"Provided that, in the case of bills certified under paragraph (1) of Standing Order E (Scottish Grand Committee (bills in relation to their principle)) and committed pursuant to paragraph (5) thereof to a special standing committee, the three morning sittings may be held in Scotland".
I am glad to have the opportunity to put before the House this evening the changes to Standing Orders-- [Interruption.]
Mr. Lang : I am glad to have the opportunity to put before the House the changes to Standing Orders, which relate primarily to the work of the Scottish Grand Committee, and were envisaged in the White Paper, "Scotland in the Union : A Partnership for Good", published in March last year. The changes will substantially complete the implementation of the proposals made in the White Paper, which have been, and will be, beneficial for Scotland.
The White Paper followed a serious and detailed consideration of Scottish constitutional issues and of Scotland's place in the United Kingdom, following a pledge given by my right hon. Friend the Prime Minister shortly before the 1992 general election. That was the process that became popularly known as "taking stock."
In the White Paper, we reaffirmed our belief in the importance of the Union to Scotland and of Scotland to the Union. At the same time, we acknowledged that, from time to time in Scotland, there has been real concern that the Union may not have been functioning as effectively as it might, and we faced up squarely to the need to make the proposals address such shortcomings. The White Paper sought to identify new ways to build on the existing strengths of the Union, recognising that that was a part of a continuing process with the overall aim of strengthening Scotland's place in the Union--an aim which few in the House will challenge.
I shall summarise the main elements of our proposals, so as to bring the House up to date on the most significant changes, before turning to the Standing Order changes.
The White Paper emphasised our commitment to Scotland's place in Europe. We have met our commitments to secure substantial representation for Scotland on the Committee of the Regions and to host a Europartenariat,
Column 767which was held in December 1993. Scottish Ministers and Scottish Office officials continue to attend meetings of the Council of Ministers when a discussion has a clear bearing on Scottish interests, and positive steps have been taken to further Scottish links with other parts of Europe.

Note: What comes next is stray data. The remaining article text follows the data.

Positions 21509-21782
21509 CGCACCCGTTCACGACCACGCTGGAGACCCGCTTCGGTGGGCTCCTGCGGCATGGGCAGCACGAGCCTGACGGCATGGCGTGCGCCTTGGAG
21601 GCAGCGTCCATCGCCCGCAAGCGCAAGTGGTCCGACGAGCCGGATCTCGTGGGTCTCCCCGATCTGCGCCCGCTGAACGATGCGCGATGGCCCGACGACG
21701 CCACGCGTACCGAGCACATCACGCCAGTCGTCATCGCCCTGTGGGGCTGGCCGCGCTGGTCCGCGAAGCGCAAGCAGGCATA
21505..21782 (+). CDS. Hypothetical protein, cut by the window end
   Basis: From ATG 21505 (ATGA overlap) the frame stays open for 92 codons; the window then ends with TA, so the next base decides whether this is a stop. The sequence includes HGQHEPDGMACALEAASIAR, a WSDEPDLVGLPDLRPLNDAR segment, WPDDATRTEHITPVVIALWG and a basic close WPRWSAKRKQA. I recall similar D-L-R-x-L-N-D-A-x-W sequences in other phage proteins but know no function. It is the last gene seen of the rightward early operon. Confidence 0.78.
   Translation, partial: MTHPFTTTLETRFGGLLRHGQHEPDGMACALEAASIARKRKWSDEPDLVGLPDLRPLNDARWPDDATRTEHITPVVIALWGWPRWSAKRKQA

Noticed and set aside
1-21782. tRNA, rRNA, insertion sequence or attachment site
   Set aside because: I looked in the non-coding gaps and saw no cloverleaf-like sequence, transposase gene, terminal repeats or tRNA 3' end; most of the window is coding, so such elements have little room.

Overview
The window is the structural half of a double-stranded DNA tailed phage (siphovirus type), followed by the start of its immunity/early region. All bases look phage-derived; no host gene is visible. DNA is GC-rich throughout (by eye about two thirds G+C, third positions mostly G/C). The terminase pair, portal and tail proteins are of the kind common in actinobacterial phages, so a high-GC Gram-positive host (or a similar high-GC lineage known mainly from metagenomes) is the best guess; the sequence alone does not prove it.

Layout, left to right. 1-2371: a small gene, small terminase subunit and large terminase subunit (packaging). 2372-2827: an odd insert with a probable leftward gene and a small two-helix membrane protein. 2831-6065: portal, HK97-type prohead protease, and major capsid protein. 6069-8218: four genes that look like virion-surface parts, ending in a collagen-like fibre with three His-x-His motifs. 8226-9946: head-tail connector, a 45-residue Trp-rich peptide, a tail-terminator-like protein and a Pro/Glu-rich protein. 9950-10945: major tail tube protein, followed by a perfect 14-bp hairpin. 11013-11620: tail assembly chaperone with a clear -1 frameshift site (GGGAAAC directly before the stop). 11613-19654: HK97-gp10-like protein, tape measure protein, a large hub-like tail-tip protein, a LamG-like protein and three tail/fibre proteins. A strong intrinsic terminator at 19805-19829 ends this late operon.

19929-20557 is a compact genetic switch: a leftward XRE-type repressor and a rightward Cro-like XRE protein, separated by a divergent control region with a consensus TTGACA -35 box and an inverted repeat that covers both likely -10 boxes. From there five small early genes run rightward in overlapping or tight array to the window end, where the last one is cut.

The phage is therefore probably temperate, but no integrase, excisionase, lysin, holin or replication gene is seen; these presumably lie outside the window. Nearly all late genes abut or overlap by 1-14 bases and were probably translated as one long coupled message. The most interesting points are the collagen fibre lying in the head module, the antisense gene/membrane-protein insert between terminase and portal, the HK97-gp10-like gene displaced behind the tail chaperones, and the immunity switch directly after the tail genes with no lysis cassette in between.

The White Paper did much to bring to Scotland more decisions affecting Scotland, and much work has been done to transfer certain functions and powers to the Scottish Office. I shall draw attention to two particularly important examples.
First, the transfer to me of responsibility for the Scottish Arts Council took effect, as planned, from 1 April this year. It is now established as an independent body with its own royal charter, and I am confident that the council will serve the Scottish arts world well. With the creation of the new council, there is, for the first time, a unified funding structure for the arts in Scotland--all central Government support coming from the Scottish Office. Secondly, I also took over responsibility for training policy in Scotland on 1 April. We already had in place unique institutional arrangements for the delivery of Government-funded training programmes with the establishment of Scottish Enterprise, Highlands and Island Enterprise and the local enterprise companies, leading to a better understanding of local economic demands and of the training required to meet them. My assumption of responsibility for training policy builds on that.
Significantly, it also rounds out my capacity to influence industrial development by enabling me to consider education and training in an integrated way. It accords well with the additional responsibilities that I recently assumed for funding the universities in Scotland--Scottish institutions, with United Kingdom and international stature, and an important part to play, along with other elements of the education and training system, in the enhancement of the skills base that is vital to our economic success.